A glance around the parched landscape reveals a reason why crape myrtle trees are considered the "city tree" of Augusta.
The bright pink, lavender and white blossoms of these showy trees survive the heat and lack of water with the vigor of a distance runner.Crape myrtles (Lagerstroemia indica) are "one of the toughest plants there can be," said Jim Blount, grounds manager for the Augusta Housing Authority.
Identified first in India, but originating in China, these drought-hardy trees got their scientific name from a Swedish merchant, Magnus Von Lagerstroem. Also known as Indian lilac, the more familiar name crape myrtle comes from their light, crepelike blooms.
The Southern Living Garden Book lists 24 types of crape myrtle. Barry Smith, director of the city's Trees and Parks, said varieties such as "Regal Red,""William Toovey" (pinkish-red) and "Natchez" (pure white) are common in the area. Mr. Smith oversees the landscapes of the many boulevards and parks around the city.Under current conditions, Mr. Smith said young crape myrtles are surviving better than other newly established trees, such as oaks. Some older crape myrtles are dropping blooms early because of the heat.
But the summer mortality rate for crape myrtle trees and shrubs shouldn't be too bad, said Mr. Blount. Survival depends on earlier stress and the year's overall weather.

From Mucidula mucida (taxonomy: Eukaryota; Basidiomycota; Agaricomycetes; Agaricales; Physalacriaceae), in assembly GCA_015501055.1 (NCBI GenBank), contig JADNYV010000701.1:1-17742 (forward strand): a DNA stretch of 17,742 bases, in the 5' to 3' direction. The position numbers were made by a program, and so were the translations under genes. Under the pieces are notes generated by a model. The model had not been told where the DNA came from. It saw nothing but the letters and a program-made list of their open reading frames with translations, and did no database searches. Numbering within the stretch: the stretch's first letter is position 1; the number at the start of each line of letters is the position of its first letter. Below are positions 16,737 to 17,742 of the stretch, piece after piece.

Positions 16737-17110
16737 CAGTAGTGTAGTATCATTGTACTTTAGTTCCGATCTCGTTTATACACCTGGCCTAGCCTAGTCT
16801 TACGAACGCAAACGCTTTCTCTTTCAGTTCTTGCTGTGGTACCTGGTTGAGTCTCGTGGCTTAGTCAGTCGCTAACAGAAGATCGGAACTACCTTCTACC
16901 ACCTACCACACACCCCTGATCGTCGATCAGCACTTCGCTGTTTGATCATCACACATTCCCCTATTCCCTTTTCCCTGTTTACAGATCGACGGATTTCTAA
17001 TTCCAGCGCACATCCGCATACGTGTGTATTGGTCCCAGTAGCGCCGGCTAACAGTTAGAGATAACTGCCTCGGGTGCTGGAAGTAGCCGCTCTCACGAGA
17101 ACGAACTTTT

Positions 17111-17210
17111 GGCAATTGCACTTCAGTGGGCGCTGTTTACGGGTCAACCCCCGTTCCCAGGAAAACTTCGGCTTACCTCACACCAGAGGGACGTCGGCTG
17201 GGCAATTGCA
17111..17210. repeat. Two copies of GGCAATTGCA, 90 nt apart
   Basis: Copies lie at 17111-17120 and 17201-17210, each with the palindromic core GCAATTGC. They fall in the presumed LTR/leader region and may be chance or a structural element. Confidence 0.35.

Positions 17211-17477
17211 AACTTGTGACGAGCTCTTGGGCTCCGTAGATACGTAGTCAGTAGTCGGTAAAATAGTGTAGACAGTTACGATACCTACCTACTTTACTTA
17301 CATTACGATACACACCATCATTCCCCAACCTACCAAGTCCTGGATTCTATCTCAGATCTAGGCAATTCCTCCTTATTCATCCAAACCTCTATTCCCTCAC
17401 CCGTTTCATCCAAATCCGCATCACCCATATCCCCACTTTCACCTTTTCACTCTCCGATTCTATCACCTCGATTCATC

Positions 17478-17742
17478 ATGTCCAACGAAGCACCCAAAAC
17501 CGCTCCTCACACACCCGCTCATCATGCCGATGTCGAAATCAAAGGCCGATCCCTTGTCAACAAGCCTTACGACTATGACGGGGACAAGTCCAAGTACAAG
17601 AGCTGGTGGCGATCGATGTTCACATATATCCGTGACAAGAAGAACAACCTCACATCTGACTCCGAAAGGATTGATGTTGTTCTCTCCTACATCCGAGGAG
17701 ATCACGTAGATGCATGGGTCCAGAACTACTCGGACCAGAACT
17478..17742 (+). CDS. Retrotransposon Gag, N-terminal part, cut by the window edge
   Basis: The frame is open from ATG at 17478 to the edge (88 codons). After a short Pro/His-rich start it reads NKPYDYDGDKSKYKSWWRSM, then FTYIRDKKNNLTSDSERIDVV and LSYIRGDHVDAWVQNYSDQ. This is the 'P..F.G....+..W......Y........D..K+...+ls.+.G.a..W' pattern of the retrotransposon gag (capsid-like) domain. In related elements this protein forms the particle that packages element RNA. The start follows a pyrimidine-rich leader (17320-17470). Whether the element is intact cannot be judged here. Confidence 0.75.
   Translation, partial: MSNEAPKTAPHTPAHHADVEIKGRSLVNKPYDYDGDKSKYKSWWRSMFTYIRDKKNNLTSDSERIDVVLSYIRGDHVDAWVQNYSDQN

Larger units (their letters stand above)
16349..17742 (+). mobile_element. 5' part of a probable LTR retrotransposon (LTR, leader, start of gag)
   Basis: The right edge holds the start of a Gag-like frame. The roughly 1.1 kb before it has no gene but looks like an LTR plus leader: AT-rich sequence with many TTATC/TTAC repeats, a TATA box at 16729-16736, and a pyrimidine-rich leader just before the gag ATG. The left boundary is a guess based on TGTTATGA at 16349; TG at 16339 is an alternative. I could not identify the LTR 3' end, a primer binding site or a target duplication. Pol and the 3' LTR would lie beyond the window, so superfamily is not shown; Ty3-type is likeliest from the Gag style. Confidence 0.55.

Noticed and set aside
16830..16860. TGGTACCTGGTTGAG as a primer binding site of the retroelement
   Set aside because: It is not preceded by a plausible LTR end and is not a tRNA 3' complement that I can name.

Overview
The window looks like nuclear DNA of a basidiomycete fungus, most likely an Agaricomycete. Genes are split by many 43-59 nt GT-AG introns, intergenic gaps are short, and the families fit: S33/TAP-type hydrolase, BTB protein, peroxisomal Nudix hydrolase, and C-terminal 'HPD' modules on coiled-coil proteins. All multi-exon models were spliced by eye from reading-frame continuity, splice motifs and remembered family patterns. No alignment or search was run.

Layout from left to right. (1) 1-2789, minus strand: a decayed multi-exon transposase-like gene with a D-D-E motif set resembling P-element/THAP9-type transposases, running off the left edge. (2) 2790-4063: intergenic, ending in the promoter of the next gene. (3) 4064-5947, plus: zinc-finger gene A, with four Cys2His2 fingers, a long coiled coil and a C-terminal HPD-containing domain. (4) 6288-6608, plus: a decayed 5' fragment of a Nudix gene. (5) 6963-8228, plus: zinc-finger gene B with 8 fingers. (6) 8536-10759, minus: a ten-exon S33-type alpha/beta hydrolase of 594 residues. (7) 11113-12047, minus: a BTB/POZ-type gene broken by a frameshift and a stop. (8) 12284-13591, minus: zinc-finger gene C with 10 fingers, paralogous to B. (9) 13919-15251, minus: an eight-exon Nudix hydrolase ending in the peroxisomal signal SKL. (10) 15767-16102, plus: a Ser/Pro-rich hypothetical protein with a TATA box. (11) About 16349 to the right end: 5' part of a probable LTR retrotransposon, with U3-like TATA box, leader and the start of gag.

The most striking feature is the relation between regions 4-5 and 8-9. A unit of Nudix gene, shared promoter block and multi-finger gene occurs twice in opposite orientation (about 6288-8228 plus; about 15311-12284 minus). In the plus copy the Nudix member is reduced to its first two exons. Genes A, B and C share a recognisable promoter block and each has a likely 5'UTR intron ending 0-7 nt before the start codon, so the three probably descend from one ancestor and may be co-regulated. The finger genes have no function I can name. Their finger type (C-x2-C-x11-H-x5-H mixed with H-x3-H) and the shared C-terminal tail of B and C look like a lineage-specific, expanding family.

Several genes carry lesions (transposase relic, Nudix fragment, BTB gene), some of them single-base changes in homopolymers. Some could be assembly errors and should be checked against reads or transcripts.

Crape myrtles are popular in the South mainly because of their long bloom life, drought tolerance and attractive bark. However, it is important to plant powdery-mildew and city-mold-resistant strains, Mr. Smith said.
Many types can carry blooms anywhere from 70 to 110 days. In comparison, magnolia trees bloom for about 30 days and dogwood trees for just 21 days.Three forms of crape myrtles may be trained as trees or shrubs. The multi-trunk form gives a "clump" effect and makes an attractive border. Single-trunk specimens, the standard form, are more formal-looking and often used to create an avenue of trees. Crape "myrtlettes," or dwarf trees, resemble bushes or shrubs.
All species bloom on new wood and should be pruned during December-February to increase next summer's flowers.
"You can actually cut a crape myrtle down to the ground," said Mr. Smith, and it will grow back. Continuous pruning can also make a solid hedge.
However, improper pruning can create ugly shrubs or clumpy trees, Mr. Smith said.
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